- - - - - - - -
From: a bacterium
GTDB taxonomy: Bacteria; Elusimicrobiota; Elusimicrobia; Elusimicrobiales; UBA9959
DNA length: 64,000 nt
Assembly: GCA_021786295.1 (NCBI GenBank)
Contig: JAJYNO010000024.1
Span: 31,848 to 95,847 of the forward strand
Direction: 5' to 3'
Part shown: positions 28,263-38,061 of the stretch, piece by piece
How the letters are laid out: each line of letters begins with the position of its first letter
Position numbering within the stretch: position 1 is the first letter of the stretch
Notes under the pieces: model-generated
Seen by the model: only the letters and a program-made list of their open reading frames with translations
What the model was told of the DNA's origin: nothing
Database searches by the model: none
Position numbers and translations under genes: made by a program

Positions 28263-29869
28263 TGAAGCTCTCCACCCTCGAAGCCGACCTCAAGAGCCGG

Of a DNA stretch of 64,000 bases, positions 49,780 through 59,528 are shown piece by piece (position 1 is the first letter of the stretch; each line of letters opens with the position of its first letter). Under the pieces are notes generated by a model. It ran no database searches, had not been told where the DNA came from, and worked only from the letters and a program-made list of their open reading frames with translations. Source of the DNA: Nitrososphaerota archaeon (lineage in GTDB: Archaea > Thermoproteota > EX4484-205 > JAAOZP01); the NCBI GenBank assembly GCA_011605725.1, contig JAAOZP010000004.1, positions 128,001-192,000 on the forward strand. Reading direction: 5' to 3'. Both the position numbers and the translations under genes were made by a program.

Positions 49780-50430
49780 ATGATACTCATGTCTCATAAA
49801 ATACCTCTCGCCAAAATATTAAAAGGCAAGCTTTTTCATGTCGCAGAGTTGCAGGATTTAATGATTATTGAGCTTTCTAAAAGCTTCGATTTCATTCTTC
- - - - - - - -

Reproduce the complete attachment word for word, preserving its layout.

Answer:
From: a bacterium
GTDB taxonomy: Bacteria; Elusimicrobiota; Elusimicrobia; Elusimicrobiales; UBA9959
DNA length: 64,000 nt
Assembly: GCA_021786295.1 (NCBI GenBank)
Contig: JAJYNO010000024.1
Span: 31,848 to 95,847 of the forward strand
Direction: 5' to 3'
Part shown: positions 28,263-38,061 of the stretch, piece by piece
How the letters are laid out: each line of letters begins with the position of its first letter
Position numbering within the stretch: position 1 is the first letter of the stretch
Notes under the pieces: model-generated
Seen by the model: only the letters and a program-made list of their open reading frames with translations
What the model was told of the DNA's origin: nothing
Database searches by the model: none
Position numbers and translations under genes: made by a program

Positions 28263-29869
28263 TGAAGCTCTCCACCCTCGAAGCCGACCTCAAGAGCCGG

Of a DNA stretch of 64,000 bases, positions 49,780 through 59,528 are shown piece by piece (position 1 is the first letter of the stretch; each line of letters opens with the position of its first letter). Under the pieces are notes generated by a model. It ran no database searches, had not been told where the DNA came from, and worked only from the letters and a program-made list of their open reading frames with translations. Source of the DNA: Nitrososphaerota archaeon (lineage in GTDB: Archaea > Thermoproteota > EX4484-205 > JAAOZP01); the NCBI GenBank assembly GCA_011605725.1, contig JAAOZP010000004.1, positions 128,001-192,000 on the forward strand. Reading direction: 5' to 3'. Both the position numbers and the translations under genes were made by a program.

Positions 49780-50430
49780 ATGATACTCATGTCTCATAAA
49801 ATACCTCTCGCCAAAATATTAAAAGGCAAGCTTTTTCATGTCGCAGAGTTGCAGGATTTAATGATTATTGAGCTTTCTAAAAGCTTCGATTTCATTCTTC